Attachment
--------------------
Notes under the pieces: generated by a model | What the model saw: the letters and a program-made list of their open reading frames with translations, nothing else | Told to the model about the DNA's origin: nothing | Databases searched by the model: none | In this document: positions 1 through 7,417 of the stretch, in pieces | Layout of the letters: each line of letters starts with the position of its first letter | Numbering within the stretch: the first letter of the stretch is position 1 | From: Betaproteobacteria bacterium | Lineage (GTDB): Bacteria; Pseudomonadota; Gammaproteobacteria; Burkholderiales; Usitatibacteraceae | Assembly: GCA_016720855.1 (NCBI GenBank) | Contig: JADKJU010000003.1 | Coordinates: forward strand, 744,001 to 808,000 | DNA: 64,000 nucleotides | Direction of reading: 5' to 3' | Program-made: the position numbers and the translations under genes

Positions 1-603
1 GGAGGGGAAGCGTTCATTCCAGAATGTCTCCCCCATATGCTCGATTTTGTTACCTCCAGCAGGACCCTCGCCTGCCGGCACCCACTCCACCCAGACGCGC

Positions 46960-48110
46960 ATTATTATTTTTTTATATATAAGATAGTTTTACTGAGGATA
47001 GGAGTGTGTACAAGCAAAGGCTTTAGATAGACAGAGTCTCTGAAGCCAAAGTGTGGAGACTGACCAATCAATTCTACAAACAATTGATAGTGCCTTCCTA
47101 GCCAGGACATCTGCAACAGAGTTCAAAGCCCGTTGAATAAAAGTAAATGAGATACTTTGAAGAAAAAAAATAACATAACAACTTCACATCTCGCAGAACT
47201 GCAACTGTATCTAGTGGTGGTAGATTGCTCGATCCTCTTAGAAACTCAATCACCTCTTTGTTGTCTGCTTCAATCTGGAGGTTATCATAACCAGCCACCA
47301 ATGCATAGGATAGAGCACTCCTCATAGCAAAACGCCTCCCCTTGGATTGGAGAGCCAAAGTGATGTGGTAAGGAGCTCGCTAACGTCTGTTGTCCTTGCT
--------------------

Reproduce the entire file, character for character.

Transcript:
Notes under the pieces: generated by a model | What the model saw: the letters and a program-made list of their open reading frames with translations, nothing else | Told to the model about the DNA's origin: nothing | Databases searched by the model: none | In this document: positions 1 through 7,417 of the stretch, in pieces | Layout of the letters: each line of letters starts with the position of its first letter | Numbering within the stretch: the first letter of the stretch is position 1 | From: Betaproteobacteria bacterium | Lineage (GTDB): Bacteria; Pseudomonadota; Gammaproteobacteria; Burkholderiales; Usitatibacteraceae | Assembly: GCA_016720855.1 (NCBI GenBank) | Contig: JADKJU010000003.1 | Coordinates: forward strand, 744,001 to 808,000 | DNA: 64,000 nucleotides | Direction of reading: 5' to 3' | Program-made: the position numbers and the translations under genes

Positions 1-603
1 GGAGGGGAAGCGTTCATTCCAGAATGTCTCCCCCATATGCTCGATTTTGTTACCTCCAGCAGGACCCTCGCCTGCCGGCACCCACTCCACCCAGACGCGC

Positions 46960-48110
46960 ATTATTATTTTTTTATATATAAGATAGTTTTACTGAGGATA
47001 GGAGTGTGTACAAGCAAAGGCTTTAGATAGACAGAGTCTCTGAAGCCAAAGTGTGGAGACTGACCAATCAATTCTACAAACAATTGATAGTGCCTTCCTA
47101 GCCAGGACATCTGCAACAGAGTTCAAAGCCCGTTGAATAAAAGTAAATGAGATACTTTGAAGAAAAAAAATAACATAACAACTTCACATCTCGCAGAACT
47201 GCAACTGTATCTAGTGGTGGTAGATTGCTCGATCCTCTTAGAAACTCAATCACCTCTTTGTTGTCTGCTTCAATCTGGAGGTTATCATAACCAGCCACCA
47301 ATGCATAGGATAGAGCACTCCTCATAGCAAAACGCCTCCCCTTGGATTGGAGAGCCAAAGTGATGTGGTAAGGAGCTCGCTAACGTCTGTTGTCCTTGCT